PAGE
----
The Orioles can breathe a sigh of relief. For the moment, the injury to outfielder Austin Hays — while grisly — doesn’t appear as if it’ll keep him off the field for an extended period of time. And for Hyde, that’s about as good of news as he could hear, especially as he watched his offense scuffle mightily in Detroit.

Hays had his hand stepped on as he dove toward first base Thursday in St. Louis, and while he finished out the game, he required stitches to close the wounds. The fortunate part? He didn’t break any bones or tear any ligaments, avoiding what could’ve been a major loss for the Orioles.

“We got really lucky,” Hyde said. “Lucky something wasn’t broken in there or more stitches or whatever.”

Hays is hitting .291 this season and recorded 12 hits in 21 at-bats before three straight hitless games against the Cardinals. The 26-year-old said he hopes to begin baseball activities again Monday, wanting to maintain his rhythm at the plate.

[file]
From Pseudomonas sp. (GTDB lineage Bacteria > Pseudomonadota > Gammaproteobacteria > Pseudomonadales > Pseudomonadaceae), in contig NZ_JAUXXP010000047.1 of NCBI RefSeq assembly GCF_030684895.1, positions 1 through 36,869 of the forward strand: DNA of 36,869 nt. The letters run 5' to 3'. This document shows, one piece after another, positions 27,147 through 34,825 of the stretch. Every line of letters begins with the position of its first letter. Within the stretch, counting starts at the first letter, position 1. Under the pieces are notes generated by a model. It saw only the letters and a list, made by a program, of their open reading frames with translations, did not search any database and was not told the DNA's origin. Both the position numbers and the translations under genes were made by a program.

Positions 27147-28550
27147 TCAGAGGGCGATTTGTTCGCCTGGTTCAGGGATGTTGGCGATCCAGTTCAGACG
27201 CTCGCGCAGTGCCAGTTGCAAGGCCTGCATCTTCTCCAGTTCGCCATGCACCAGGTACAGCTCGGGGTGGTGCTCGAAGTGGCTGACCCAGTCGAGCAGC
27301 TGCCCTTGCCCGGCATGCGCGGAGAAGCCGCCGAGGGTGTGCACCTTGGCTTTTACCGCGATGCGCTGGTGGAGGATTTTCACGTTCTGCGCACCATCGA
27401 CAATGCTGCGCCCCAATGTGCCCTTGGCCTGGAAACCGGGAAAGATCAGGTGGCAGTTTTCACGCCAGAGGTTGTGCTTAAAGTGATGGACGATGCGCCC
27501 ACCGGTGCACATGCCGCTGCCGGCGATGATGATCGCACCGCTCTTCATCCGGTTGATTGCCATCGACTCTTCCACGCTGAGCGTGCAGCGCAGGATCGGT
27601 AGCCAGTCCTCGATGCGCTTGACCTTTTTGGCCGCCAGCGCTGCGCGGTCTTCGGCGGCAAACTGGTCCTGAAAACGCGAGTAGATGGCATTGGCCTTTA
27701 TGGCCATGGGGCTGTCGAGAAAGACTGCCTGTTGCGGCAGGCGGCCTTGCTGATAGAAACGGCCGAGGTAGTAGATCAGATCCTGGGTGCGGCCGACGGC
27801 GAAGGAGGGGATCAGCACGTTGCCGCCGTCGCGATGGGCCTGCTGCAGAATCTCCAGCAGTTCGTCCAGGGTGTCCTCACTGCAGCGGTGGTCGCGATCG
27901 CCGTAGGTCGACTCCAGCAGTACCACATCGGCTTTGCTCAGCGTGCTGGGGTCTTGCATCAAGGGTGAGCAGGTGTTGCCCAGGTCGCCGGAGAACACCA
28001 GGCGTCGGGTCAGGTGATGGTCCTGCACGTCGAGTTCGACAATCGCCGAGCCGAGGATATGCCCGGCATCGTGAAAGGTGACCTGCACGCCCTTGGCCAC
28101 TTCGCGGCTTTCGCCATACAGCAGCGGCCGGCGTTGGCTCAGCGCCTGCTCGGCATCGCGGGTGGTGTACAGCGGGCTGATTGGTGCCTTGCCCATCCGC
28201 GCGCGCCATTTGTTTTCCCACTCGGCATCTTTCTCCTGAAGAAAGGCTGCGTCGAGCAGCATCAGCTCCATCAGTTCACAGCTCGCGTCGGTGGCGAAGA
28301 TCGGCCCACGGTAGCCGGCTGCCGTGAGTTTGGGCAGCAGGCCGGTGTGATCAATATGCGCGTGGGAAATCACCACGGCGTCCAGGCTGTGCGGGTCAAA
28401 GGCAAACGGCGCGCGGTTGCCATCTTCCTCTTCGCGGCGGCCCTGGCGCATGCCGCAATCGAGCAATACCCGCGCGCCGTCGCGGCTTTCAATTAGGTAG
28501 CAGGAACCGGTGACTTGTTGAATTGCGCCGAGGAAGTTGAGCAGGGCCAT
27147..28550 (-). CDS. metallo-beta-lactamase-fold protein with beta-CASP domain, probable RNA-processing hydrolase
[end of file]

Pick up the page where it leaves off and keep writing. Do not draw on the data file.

What wasn’t?

With 16 strikeouts in Sunday’s series finale and Trey Mancini’s solo homer in the ninth the only run, Baltimore closed out its series in Detroit with three runs scored and three losses. It was a display that looked closer to the performances of April rather than May, taking a considerable downturn from the beginning of the month.

Before the Tigers secured a sweep, the Orioles hadn’t lost any of their previous four series, including taking two of three games from the Kansas City Royals and Cardinals last week.

But on Friday, Baltimore stranded 14 runners and went 1-for-12 with runners in scoring position. The bats weren’t as lively Saturday or Sunday, putting pressure on the pitching staff. And while the outings were solid on the mound, the lack of runs couldn’t support those displays.

On the farm

Entering Sunday, infielder Gunnar Henderson had played 29 games this season for Double-A Bowie. He had reached base in all 29.

His streak, however, ended Sunday in the first game of a doubleheader, as he went 0-for-4 with a pair of strikeouts.

The 20-year-old, who ranks as the No. 4 prospect in Baltimore’s pipeline according to Baseball America, holds a .292 average and .924 OPS while drawing 31 walks to 24 strikeouts. He’s scored 26 runs to go with five doubles and four homers.


File source

Show More

Related Articles

Back to top button